To be able to see what effect a particular type of food or meal has on your blood sugar is to do a test before the meal and then test after the meal. A test 2 hours after the meal gives a good idea of how your body has reacted to the meal.

    The blood sugar ranges recommended by NICE are as follows:

    Blood glucose ranges for type 2 diabetes
    • Before meals: 4 to 7 mmol/l
    • 2 hours after meals: under 8.5 mmol/l
    Blood glucose ranges for type 1 diabetes (adults)
    • Before meals: 4 to 7 mmol/l
    • 2 hours after meals: under 9 mmol/l
    Blood glucose ranges for type 1 diabetes (children)
    • Before meals: 4 to 8 mmol/l
    • 2 hours after meals: under 10 mmol/l
    However, those that are able to, may wish to keep blood sugar levels below the NICE after meal targets.

    Access to blood glucose test strips

    The NICE guidelines suggest that people newly diagnosed with type 2 diabetes should be offered:

    • structured education to every person and/or their carer at and around the time of diagnosis, with annual reinforcement and review
    • self-monitoring of plasma glucose to a person newly diagnosed with type 2 diabetes only as an integral part of his or her self-management education

    Therefore both structured education and self-monitoring of blood glucose should be offered to people with type 2 diabetes. Read more on getting access to blood glucose testing supplies.

    You may also be interested to read questions to ask at a diabetic clinic.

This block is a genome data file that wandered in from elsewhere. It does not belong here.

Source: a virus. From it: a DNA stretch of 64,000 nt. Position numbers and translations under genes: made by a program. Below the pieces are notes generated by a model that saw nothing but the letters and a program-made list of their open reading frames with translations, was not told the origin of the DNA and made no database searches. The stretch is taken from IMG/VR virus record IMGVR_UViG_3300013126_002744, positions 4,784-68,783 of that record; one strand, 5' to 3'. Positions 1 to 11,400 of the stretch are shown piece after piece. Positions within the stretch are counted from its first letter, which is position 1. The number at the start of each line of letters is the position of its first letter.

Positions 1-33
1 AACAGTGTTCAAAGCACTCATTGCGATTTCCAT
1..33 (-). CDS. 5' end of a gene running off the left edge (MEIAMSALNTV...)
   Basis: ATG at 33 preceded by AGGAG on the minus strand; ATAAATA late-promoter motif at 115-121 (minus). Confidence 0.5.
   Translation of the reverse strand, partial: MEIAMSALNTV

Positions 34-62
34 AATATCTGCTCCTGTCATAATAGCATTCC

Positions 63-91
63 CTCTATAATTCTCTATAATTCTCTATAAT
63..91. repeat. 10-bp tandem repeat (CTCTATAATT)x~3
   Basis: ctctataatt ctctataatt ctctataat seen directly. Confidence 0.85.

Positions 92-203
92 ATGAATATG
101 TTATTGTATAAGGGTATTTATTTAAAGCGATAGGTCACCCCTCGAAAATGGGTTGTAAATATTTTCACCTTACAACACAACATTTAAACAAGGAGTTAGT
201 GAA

Note: This post has been edited from Sue/Ken's post to include up to date information.

    Take part in Diabetes.co.uk digital education programs and improve your understanding. They're all free.
    • Low Carb Program - it's made front-page news of the New Scientist and The Times. Developed with 20,000 people with type 2 diabetes; 96% of people who take part recommend it... find out why
    • Hypo Program - improve your understanding of hypos. There's a version for people with diabetes, parents/guardians of children with type 1, children with type 1 diabetes, teachers and HCPs.
     
  5. Grateful

    Grateful Type 2 · Well-Known Member

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    I am in America, but my understanding of the NHS policy is that it doesn't usually involve an explicit low-carb approach, but rather, a more conventional "balanced diet" or "eatwell plate." It might help if you could give us details of what you eat in a typical day. (If you don't mind.) Thanks!